BREWSTER – The town’s wind turbine project is likely headed to court or a state appeals board after the planning board failed to attain enough votes to deny or approve a special permit Wednesday night.
After sitting through a grueling public hearing last week, at which more than 100 people testified, and sifting through 1,500 pages of documents submitted both pro and con on building two large municipal wind turbines off Freemans Way, the planning board Wednesday night wrestled with whether the project conformed to conditions laid out in the municipal turbine bylaw.
Early on, it became apparent that three board members had heard enough and weren’t interested in discussing special conditions that could have been imposed on the project to mitigate some or all of their concerns.
“I don’t think Brewster is the place for 410-foot-tall, gigantic wind turbines,” John McMullen said. “I don’t think there is any way to mitigate these turbines.”
As board Chairwoman Elizabeth Taylor polled members on various issues, a majority of the board thought the turbines adversely affected both the scenic and property values in the area.
Richard Kuzman believed the turbines would violate the town’s turbine bylaw by visually changing the character of the area, and that noise and flickering shadows from the spinning blades constituted a potential health hazard.
He thought the board strove to protect the character and environmental quality of the town and that this project affected both of those goals.
“We get really upset if we see a 4-foot sign,” Kuzman said. “This all seems to be contradictory.”
Scott Collum said that putting “a monster white turbine up in the air” didn’t fit with the rural character of Brewster.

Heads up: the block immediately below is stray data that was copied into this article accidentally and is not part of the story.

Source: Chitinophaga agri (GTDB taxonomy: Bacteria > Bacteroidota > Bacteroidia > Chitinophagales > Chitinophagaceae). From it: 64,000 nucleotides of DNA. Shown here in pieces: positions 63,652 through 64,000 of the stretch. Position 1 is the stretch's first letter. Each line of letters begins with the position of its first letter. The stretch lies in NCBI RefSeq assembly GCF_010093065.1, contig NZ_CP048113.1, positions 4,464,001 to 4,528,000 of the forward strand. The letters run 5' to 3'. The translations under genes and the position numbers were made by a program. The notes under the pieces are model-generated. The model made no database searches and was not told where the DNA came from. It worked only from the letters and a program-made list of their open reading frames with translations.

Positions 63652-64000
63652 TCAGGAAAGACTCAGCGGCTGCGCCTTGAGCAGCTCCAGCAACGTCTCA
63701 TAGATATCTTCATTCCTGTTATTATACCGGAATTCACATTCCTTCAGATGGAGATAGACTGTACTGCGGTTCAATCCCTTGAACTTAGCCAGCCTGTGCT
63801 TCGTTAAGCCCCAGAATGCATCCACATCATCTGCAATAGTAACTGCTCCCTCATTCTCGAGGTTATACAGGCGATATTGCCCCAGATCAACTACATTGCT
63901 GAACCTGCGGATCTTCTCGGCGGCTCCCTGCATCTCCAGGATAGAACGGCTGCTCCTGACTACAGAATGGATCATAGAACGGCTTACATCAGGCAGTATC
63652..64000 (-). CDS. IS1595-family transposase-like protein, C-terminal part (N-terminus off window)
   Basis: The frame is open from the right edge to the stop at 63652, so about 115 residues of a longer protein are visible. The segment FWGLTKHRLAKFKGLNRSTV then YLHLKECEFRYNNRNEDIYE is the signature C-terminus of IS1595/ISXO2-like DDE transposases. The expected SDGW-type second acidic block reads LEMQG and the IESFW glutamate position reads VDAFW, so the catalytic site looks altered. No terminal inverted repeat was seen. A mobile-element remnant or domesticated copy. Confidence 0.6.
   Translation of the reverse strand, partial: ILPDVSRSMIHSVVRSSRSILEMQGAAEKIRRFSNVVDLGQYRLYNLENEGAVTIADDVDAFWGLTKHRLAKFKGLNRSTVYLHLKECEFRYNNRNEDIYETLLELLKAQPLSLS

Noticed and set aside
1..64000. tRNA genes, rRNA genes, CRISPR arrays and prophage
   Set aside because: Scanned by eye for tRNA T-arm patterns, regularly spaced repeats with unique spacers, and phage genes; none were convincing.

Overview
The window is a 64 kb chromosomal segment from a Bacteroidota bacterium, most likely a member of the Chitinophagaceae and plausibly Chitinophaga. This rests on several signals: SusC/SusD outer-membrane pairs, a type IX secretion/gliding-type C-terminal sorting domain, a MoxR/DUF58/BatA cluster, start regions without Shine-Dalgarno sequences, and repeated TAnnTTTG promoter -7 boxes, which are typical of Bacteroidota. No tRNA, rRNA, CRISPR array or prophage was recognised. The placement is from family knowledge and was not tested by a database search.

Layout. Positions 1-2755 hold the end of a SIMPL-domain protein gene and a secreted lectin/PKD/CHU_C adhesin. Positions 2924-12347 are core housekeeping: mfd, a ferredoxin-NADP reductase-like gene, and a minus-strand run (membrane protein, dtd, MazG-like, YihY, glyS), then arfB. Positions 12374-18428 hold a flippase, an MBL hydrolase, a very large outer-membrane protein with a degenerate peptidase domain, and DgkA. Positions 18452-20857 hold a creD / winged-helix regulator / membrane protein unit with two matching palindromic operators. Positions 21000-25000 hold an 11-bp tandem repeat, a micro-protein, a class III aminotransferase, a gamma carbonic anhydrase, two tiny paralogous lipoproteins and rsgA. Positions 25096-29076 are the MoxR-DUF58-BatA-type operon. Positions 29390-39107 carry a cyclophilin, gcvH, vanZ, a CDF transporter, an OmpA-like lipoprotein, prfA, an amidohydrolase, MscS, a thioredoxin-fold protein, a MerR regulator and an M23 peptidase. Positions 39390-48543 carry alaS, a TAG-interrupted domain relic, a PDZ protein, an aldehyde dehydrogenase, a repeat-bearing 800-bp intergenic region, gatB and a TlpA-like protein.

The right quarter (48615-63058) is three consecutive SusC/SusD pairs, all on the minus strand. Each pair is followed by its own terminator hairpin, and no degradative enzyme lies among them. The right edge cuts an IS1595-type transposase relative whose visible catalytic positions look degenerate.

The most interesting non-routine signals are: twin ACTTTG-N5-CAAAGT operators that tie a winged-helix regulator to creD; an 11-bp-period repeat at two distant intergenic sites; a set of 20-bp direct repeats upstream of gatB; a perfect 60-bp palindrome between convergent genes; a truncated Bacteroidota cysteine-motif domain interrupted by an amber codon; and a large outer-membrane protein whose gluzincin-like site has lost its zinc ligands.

But board member John Leaning pointed out that voters at town meeting had on at least two occasions overwhelmingly approved the industrial park as the place to locate large turbines.
Unlike other locations where turbines have been proposed, the Brewster industrial park is relatively remote with few residential properties close by.
The nearest home is 1,800 feet away, and most are around 3,000 feet from either of the two turbine locations.
The planning board was also concerned about claims brought by radio station WFCC that the operation of the turbines could possibly interfere with their signal.
Town Administrator Charles Sumner told members that the town had contacted the owners of the communication tower located on town property on which the station leased space, but station owner Gregory Bone had not submitted technical data demonstrating potential harm.
A couple of hours into Wednesday night’s hearing, with Taylor still running through a checklist of findings that would help explain the upcoming decision, Collum abruptly made a motion to deny the permit, which failed to attain the supermajority of five of seven board members. Three voted in favor of a motion to deny the permit, three against the motion, and one member abstained.
Town Planner Susan Leven said the vote ended the board’s involvement in the project. She said the decision, or lack of one, would now have to be appealed either in court or to the state’s facilities siting board, although exactly which was still unclear to both proponents and board members Wednesday night.
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